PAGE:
“768” being the vertical resolution on laptops screens I’m railing against (which is not tongue in cheek). The majority, if not all laptops with a screen size of 14 inches or larger should have at least a screen resolution of 1920 x 1080. No laptop with a screen 14 inches or larger on a medium spec (AMD Ryzen 5, Intel i5) or better laptop should ever be sold new with a mere 1366 x 768 resolution screen in the year 2022. Continue reading “BAN 1366×768 Screens 😛”

BAN 1366×768 Screens 😛

Commentary: Auckland Transport’s war against the private motor car and the motoring public.

In light of Auckland Transport’s announcement regarding removing of kerbside parking, it’s probably worth highlighting Auckland Transport’s (AT’s) current ethos has effectively been to discourage car use in favour of alternative transport modes in order to achieve their various visions and goals, including…

  • To make better use of existing road space in favour of higher occupancy vehicles, which at least on the surface sound like a laudable goal. However question the current ambition to retrofit these changes at high cost and high disruption to existing neighbourhoods as opposed to working with Auckland Council to implement and promote high density development along with high capacity transit corridors to new greenfield sites such as Mill Road, Flat Bush, Papakura, Karaka, Ramarama.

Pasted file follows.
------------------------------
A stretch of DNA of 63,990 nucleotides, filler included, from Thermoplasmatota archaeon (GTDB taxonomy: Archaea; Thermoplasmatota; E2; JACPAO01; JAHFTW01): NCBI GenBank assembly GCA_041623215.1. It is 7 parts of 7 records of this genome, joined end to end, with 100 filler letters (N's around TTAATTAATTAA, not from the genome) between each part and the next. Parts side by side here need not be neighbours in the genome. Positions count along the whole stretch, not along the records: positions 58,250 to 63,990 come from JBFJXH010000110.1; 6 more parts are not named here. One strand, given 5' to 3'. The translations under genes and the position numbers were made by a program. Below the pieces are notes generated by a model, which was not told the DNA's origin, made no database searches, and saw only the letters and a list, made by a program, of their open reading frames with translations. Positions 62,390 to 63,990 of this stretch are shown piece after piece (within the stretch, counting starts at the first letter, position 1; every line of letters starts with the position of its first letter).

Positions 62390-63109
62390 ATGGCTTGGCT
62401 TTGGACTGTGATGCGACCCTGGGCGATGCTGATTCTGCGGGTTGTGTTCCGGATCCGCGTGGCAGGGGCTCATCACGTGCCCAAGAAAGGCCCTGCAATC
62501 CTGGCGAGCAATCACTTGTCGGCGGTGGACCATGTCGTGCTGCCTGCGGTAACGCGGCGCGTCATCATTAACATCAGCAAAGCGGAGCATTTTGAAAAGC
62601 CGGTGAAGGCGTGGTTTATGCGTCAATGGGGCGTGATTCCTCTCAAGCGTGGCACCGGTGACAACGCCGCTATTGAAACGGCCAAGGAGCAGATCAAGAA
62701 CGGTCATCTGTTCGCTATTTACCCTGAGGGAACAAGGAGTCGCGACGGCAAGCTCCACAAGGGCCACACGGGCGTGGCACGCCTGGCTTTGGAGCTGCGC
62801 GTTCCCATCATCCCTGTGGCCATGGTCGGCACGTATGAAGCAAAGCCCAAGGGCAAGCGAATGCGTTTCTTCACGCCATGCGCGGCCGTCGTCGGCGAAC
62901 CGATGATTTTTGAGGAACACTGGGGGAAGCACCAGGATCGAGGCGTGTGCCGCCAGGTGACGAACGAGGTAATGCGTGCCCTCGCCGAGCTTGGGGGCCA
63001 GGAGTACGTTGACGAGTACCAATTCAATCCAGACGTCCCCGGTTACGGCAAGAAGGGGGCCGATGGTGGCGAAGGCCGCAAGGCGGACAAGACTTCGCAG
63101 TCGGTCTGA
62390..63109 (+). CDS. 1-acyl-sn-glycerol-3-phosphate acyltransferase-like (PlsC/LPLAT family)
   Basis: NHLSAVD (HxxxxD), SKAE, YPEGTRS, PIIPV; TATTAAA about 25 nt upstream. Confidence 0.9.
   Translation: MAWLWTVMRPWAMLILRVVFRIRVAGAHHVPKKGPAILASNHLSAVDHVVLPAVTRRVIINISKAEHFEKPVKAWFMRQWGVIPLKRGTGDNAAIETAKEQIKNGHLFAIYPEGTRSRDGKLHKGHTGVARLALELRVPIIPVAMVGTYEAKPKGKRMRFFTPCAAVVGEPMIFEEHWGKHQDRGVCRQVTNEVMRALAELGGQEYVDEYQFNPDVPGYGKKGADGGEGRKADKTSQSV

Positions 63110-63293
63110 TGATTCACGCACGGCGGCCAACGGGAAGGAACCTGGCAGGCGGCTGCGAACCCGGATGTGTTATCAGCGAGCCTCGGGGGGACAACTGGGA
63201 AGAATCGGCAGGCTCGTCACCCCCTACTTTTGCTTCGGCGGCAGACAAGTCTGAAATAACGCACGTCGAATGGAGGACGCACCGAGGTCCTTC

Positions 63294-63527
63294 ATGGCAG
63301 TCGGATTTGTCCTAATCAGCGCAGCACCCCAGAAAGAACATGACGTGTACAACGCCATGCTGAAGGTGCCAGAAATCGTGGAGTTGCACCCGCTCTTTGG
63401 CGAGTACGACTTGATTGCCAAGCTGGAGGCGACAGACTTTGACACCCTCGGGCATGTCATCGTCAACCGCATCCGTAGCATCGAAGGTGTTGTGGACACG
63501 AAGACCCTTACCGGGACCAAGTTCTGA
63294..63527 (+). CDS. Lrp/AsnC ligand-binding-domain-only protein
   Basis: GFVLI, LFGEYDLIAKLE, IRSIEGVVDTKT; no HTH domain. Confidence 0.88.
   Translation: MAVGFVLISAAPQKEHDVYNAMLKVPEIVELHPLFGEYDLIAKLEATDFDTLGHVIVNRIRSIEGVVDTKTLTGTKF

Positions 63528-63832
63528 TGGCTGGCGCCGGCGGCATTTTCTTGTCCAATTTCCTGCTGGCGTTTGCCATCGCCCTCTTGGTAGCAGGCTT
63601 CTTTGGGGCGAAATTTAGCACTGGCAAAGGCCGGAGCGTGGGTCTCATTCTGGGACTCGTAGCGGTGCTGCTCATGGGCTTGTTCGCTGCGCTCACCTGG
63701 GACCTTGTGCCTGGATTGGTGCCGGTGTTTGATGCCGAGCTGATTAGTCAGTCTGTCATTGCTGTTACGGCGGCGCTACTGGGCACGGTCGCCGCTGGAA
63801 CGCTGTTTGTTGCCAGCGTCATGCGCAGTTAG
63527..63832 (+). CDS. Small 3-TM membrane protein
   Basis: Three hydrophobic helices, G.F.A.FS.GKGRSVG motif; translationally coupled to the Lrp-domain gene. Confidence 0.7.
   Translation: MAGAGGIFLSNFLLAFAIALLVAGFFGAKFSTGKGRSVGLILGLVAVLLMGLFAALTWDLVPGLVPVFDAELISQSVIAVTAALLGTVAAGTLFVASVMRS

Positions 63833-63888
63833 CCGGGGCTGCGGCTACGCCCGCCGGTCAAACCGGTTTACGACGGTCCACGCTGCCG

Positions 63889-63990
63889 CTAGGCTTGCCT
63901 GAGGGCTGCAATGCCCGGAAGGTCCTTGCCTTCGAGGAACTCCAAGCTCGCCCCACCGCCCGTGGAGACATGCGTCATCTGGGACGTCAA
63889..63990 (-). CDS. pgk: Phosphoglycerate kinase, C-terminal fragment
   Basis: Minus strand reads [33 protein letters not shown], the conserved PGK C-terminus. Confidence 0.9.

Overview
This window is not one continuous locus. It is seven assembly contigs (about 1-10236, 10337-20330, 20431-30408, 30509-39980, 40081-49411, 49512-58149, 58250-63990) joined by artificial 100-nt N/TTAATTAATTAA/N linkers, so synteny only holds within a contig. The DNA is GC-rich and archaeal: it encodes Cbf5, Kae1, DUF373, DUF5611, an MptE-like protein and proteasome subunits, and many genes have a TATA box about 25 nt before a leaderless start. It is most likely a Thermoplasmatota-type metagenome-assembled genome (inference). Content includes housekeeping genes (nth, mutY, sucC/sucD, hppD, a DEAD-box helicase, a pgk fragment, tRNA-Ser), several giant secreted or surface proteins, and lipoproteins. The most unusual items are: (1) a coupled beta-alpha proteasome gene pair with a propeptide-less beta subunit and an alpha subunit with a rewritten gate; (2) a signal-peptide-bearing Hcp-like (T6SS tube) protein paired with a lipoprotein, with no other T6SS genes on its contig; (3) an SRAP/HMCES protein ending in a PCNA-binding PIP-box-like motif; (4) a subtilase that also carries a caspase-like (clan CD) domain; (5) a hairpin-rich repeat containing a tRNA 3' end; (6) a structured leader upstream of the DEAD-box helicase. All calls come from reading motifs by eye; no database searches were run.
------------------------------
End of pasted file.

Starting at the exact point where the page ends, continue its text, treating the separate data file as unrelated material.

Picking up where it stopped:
• ‘Vision Zero’ – being that… “no deaths are acceptable”, “People make mistakes (behind the wheel)”, “Public Transport is the safest option”. We’re now seeing this in the form of enforcement and the forceful dropping of speed limits to what many may feel are ridiculously low speed limits. Auckland Transport’s ‘‘marketing’ material can be found here however question whether any possible outcome would ever be as rosy as they paint it.
  • Climate change – With their parent organisation, Auckland Council, having followed other government departments to declare a “climate emergency” – encouraging a gradual move to carbon-free transport modes by way of promoting Public Transport, Cycling and Walking.

While I am certainly and staunchly in favour of developing and rolling out accessible alternative transport options in Auckland, particularly in areas currently beset with high levels of car dependency, it appears from all intents and purposes in order to achieve the aims as listed in the bullet points above, Auckland Transport have declared all out war against the private motor car and the motoring public. While I can see where AT are trying to head, they’re choosing to run roughshod over people’s current living arrangement and applying the ‘stick’ in the hope of encouraging modal shift by way of making private motor vehicle use such a hassle so much so that Auckland commuters will hopefully shift to other modes such as walking, cycling and public transport. Continue reading “Commentary: Auckland Transport’s war against the private motor car and the motoring public.”

Commentary: Auckland Transport’s war against the private motor car and the motoring public.